This 389-acre facility is an official U.S. Olympic training site (several 2002 Olympic events were held here), but it's also a playground on steroids that includes swooping ski jumps and a twisty, turn-y bobsled, skeleton, and luge track. While athletes are still seriously prepping for Gold here, virtually everything is open to the public, either for gaping or for participating. In winter, you and two pals can feel 5Gs as a pro bobsled pilot zooms you down the track at up to 80 mph. Or try a 50-mph skeleton ride—belly down, face first—by your lonesome. Come summer, visitors can experience the world's steepest zip line and rocket down the alpine slide. True adrenaline junkies can sign up for introductory clinics in aerials (now there's a cool way into the pool) and other sports. The more mild-mannered can safely peruse the park's museum, watch films of Olympic events, and see costumes, medals, and the giant buffalo made of off-white silk used in the 2002 opening ceremony.—Updated by Sarah Tuff

See + Do

Sundance Film Festival, Utah

Park City, Utah
Email: festivaltickets@sundance.org
Website: www.sundance.org

There are many experiences to be had at Sundance: fabulous Miramax parties, seeing the next Golden Globe–winner before anyone else, gawking at the attending celebs. The Festival takes place each January, and the downside of being in Park City at this time can be the long lines for movie tickets and events, the overcrowded everything, and the affectations of wannabe stars. The upside includes sitting next to starlets on the free city bus and having unscreened DVDs shoved into your hands.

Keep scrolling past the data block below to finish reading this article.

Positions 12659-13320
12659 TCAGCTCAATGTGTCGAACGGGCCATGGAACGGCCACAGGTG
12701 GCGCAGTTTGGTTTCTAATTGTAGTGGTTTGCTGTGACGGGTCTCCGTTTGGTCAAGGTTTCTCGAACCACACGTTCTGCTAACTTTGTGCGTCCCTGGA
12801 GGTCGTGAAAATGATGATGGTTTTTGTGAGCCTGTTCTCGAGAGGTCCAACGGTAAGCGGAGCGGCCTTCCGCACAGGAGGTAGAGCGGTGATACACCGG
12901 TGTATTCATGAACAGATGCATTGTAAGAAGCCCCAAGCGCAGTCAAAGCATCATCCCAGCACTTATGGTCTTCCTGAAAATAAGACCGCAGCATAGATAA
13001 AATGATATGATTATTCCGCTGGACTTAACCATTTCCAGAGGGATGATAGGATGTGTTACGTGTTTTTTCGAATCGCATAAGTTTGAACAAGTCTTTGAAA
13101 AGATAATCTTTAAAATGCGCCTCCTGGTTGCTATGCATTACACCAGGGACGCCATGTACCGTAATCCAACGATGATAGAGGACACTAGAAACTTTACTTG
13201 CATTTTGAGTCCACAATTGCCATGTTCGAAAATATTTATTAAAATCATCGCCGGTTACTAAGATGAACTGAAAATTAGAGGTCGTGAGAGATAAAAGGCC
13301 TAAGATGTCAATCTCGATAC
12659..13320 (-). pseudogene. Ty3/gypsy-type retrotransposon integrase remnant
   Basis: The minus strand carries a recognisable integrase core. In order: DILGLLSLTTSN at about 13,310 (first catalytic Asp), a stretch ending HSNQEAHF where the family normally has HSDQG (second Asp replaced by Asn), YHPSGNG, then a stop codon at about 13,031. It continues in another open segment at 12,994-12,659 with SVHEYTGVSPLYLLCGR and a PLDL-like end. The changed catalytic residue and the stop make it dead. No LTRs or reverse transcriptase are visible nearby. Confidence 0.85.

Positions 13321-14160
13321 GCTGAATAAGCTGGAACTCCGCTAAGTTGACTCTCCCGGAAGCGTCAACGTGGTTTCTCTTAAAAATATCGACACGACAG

Some survival tips: Book your flight, hotel, or condo through the all-in-one Sundance travel service (877-733-7829). Also consider buying the $2,500 Express Pass, which gets you into every screening. (Due to limited quantity, passes are sold via online lottery. Log on to the website in September or October to sign up—if you're one of the lucky ones selected at random, you will be assigned a specific time to call and make your purchase.) Otherwise your best bet is to buy your tickets on-site. Individual tickets go on sale in January, but screenings are often canceled or rescheduled, so it's easier to make your picks at the last minute, after hearing the latest buzz. Although this means standing in line, you'll find the scene social, chatty, and fun.


Once you're inside the theater, don't be afraid to walk out on a picture that's not grabbing your attention—there are far too many great films to be wasting your time. Also worthwhile: the indie sideshow festivals such as Slamdance, which show more avant-garde fare (323-466-1786; slamdance.com).

See + Do

Park City Golf Club, Utah

1541 Thaynes Canyon Drive
Park City, Utah 84060
Tel: 435 615 5800
Website: www.parkcitygolfclub.org

The rolling countryside, expert landscaping, and dramatic views of the surrounding mountains give the Park City Golf Club an exclusive feel. Happily, however, it's public. And tough. Most holes have water hazards and sand bunkers, and playing at altitude makes the 18 holes a lot more strenuous.

Information may have changed since the date of publication. Please confirm details with individual establishments before planning your trip.